I have a strange challenge of showing 29 multiple select options as part of a question which user needs to answer in a mobile web app for Android and iPhone.

Does anyone has had a similar problem and a solution to this?

The solution I am currently thinking of is to divide it into (3) carousal type screen which user can swipe between and select appropriate options.

  • 1
    Can the multiple select options be nested somehow? E.g. do certain of the multiple select options belong to the same category... Are all checkbox options applicable for all interaction flows in the form? Oct 29, 2013 at 10:57
  • Thanks for your comment Andreas! I too would think of grouping or nesting them logically, however these options are distinct and not related.
    – Asim
    Oct 29, 2013 at 11:10
  • This sounds more like a copy/content problem than something that UI should be expected to fix.
    – DA01
    Dec 10, 2013 at 6:03

3 Answers 3


The problem with dividing the options into three screens is - you already pointed it out - that the options are not connected to each other.

Depending on the nature of the problem, you could still create a Wizard-like step-by-step navigation. Since you're using checkboxes (true or false) you could convert your current answers into Questions with "Yes" and "No" buttons for the answer.

In addition, I'd like to point out, that you should be absolutely sure if the it's really necessary for the user to answer all questions/see all options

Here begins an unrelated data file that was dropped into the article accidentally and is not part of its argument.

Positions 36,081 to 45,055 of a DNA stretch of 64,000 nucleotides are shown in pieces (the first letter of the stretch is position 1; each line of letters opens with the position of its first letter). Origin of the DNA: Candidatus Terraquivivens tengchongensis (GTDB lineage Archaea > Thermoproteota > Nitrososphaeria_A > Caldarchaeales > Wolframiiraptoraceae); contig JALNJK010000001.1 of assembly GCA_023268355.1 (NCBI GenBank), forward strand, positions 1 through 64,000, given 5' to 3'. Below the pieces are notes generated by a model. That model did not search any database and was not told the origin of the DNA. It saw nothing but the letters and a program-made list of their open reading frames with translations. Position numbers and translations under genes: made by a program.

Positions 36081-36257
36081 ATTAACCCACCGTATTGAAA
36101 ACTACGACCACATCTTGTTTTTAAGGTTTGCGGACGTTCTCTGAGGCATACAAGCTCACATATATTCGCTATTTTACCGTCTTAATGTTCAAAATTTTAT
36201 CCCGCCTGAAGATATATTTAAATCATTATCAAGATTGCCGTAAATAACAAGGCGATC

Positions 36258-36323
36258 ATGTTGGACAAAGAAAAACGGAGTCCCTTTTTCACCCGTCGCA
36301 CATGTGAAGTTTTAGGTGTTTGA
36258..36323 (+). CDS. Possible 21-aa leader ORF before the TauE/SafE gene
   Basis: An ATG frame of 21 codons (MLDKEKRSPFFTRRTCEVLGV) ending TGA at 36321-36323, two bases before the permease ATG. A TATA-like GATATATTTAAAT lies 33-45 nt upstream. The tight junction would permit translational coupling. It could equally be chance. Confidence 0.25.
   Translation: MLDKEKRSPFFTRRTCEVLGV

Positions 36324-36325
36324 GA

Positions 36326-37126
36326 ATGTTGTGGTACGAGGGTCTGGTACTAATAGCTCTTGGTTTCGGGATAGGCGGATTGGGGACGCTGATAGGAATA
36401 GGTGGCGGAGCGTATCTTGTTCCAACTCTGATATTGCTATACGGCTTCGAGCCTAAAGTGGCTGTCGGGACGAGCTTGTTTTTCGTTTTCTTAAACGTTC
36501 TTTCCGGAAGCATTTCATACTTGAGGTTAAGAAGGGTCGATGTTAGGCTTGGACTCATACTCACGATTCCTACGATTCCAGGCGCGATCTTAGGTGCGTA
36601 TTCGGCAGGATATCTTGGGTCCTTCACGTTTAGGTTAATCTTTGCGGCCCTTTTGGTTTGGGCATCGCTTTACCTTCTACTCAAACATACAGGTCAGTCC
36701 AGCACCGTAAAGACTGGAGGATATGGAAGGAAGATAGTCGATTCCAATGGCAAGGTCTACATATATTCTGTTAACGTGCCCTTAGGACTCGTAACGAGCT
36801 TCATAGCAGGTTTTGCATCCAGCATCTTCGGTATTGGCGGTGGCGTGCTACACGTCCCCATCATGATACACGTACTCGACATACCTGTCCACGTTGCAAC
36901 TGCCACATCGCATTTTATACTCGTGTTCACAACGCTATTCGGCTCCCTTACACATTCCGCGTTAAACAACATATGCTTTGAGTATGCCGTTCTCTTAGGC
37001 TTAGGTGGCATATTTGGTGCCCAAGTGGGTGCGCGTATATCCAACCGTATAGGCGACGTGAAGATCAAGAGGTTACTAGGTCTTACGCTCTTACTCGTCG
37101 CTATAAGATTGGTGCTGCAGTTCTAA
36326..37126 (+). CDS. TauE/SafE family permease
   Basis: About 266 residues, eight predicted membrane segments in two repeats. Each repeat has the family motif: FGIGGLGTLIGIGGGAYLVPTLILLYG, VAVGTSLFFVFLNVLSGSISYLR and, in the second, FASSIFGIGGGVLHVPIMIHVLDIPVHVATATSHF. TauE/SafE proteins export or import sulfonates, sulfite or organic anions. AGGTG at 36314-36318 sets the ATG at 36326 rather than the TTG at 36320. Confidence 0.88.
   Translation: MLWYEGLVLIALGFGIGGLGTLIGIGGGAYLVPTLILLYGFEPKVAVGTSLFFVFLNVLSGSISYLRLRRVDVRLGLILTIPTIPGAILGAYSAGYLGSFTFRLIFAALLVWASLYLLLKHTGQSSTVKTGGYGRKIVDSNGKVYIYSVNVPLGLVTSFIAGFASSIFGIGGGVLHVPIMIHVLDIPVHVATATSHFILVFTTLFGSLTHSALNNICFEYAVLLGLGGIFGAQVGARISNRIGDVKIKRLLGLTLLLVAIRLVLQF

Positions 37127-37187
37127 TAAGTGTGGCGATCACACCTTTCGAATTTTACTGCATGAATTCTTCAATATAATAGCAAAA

29 options are too many to oversee, recall and choose from for a user - especially at mobile settings.

A solution could be to split the 29 into some logical groups. Either group of answers(and split the question into i.e. 3 steps) or questions (i.e. 3 questions instead of one for all).

Checkboxes are better to discover than caroussels, where you see only a part of all options - last 2 and coming 2. Thus I would go for Checkboxes.


The user has to see all the options so they can choose those that are appropriate, right? I am assuming the following as I don't know the content:

(1) Nesting or grouping won't make anything easier for the user.
(2) Nesting or grouping may be harmful and give you biased responses.
(3) The options are only text and short.

When there's a set of values that you can't explicit show on the screen because they are too many, you can create a modal window completely dedicated to see and to choose one or more options. It is recommended when there is a large set like yours.

The navigation, that consists in going through a set of questions, will momentarily be interrupted so the user can answer that specific complex question and then he will be back to the default flow. A modal is designed for that. It really fits your case.

Finally, this solution also works nice with the concept of a web app.
The interface may look like this:

Modal window for a large set of options

After closing the modal window, consider giving the user a teaser that indicates that the question was answered.

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